But this does not take into account the type of cancer, the patient's age, gender, and other characteristics.
So docs are turning to more sophisticated methods. One of the physicians pioneering this, Michael Kattan, Cleveland Clinic, was diagnosed with cancer of the lymph nodes in his early 20s. He was lumped in with older patients in wheelchairs and on oxygen.
Now, he uses "nomograms," statistical models, using large databases from medical studies.
These nomograms are usually for doctors' use, but one on prostate cancer risk is on the Cleveland Clinic website. Still, a physician is needed to interpret it.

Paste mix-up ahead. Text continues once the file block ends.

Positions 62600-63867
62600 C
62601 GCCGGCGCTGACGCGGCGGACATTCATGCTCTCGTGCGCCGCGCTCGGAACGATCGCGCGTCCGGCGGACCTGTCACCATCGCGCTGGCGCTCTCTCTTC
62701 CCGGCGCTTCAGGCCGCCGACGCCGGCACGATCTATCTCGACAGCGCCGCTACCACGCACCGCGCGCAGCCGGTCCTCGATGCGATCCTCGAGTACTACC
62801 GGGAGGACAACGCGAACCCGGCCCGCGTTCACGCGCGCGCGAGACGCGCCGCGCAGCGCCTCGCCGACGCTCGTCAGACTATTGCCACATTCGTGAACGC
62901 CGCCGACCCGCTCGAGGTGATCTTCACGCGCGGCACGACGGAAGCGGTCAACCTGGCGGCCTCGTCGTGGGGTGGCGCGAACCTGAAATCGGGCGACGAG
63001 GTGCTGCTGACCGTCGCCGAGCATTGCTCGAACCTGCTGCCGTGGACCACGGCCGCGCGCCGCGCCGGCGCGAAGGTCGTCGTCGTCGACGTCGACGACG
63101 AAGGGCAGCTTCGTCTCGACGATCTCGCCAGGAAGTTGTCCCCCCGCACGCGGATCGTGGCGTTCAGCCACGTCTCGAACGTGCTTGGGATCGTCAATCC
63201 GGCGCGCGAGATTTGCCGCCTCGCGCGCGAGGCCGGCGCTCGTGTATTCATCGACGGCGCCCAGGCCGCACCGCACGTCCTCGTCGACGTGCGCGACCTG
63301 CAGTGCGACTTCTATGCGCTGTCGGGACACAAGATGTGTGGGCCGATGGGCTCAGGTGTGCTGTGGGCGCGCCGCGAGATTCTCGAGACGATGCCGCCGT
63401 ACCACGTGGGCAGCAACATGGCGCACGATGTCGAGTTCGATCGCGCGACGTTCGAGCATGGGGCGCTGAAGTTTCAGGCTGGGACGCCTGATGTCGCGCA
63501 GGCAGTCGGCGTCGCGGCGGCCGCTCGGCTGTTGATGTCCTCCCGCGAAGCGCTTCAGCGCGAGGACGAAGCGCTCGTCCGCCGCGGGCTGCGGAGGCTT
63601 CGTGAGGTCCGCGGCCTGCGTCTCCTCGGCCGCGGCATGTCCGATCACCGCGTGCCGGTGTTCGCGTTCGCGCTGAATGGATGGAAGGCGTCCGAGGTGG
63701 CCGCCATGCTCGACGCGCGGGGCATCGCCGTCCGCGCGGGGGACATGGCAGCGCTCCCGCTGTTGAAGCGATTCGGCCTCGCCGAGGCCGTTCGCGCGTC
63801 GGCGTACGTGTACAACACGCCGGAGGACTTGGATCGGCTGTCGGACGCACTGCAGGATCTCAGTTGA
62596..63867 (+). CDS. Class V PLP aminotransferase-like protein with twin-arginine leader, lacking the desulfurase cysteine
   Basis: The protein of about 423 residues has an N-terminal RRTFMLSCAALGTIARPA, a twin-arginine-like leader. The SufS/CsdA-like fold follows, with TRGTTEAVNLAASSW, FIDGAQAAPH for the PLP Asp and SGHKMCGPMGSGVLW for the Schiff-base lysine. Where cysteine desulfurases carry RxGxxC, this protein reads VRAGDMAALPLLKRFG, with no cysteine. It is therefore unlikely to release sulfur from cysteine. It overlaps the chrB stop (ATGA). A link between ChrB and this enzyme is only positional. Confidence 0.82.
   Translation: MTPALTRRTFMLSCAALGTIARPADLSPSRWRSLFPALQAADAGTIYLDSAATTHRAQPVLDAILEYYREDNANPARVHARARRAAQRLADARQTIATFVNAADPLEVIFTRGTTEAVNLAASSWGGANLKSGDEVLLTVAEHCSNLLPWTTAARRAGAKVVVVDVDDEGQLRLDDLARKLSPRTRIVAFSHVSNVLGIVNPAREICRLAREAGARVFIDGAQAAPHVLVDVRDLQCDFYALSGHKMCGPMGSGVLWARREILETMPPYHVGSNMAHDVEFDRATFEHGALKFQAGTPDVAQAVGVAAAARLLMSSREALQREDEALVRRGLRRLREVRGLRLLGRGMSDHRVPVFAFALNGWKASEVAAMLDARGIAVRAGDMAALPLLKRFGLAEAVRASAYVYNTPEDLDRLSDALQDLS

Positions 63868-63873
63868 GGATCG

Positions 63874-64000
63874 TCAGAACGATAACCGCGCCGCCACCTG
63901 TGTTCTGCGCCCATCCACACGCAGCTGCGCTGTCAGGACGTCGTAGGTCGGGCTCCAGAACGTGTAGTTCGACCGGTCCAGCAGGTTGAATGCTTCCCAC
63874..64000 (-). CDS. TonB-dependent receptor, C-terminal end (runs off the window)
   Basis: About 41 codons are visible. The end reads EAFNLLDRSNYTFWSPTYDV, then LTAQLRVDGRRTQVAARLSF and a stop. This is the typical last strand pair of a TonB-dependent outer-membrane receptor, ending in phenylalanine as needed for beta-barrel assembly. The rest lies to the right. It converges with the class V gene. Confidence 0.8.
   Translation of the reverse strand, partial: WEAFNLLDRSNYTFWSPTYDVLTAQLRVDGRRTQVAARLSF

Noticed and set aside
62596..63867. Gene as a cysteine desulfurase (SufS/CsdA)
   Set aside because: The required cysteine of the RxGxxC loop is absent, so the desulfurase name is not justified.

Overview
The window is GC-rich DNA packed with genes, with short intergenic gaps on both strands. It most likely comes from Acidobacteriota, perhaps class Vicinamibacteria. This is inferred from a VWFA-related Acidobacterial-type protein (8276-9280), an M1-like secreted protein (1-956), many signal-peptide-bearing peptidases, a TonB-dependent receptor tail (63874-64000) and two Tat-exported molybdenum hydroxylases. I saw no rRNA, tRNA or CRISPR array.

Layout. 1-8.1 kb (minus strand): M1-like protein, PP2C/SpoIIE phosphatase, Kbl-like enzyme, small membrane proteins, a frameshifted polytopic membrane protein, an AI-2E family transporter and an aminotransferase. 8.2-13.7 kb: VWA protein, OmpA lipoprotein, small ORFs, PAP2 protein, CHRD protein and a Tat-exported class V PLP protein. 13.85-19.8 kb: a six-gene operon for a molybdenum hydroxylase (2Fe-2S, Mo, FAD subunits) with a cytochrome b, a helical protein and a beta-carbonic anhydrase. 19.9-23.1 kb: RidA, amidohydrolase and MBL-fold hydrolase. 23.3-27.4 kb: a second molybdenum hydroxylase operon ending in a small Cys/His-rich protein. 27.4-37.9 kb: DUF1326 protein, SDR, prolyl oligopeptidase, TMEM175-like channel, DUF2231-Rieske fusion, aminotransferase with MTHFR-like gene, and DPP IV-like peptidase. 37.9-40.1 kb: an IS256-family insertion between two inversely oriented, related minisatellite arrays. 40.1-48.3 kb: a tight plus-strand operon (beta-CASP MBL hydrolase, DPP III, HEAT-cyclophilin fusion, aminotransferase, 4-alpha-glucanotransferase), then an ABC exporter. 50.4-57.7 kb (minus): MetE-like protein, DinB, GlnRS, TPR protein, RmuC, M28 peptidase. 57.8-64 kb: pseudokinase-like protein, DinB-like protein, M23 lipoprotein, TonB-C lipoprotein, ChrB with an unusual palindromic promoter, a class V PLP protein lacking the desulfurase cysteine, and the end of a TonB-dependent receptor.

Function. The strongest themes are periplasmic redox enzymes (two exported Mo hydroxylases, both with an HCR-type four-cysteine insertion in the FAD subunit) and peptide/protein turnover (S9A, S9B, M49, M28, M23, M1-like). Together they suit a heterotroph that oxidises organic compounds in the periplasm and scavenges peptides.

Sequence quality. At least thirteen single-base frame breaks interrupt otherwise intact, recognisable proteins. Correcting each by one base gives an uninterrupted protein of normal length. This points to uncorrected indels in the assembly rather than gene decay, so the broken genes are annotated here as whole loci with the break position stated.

A friend recently found out she had the breast cancer gene--she is considering having her ovaries removed. I wonder if there is a nomograph to help make that decision.
I know when I had my detached retina bleeding into my eyeball--the blood oozing up and down like a lava lamp--the doc said I had a 90% chance of using the eye after the surgery. After the thing detached again, eventually requiring four surgeries, my eye is blind.
I often wonder if the doctor pulled that 90% out of his ...well, you know.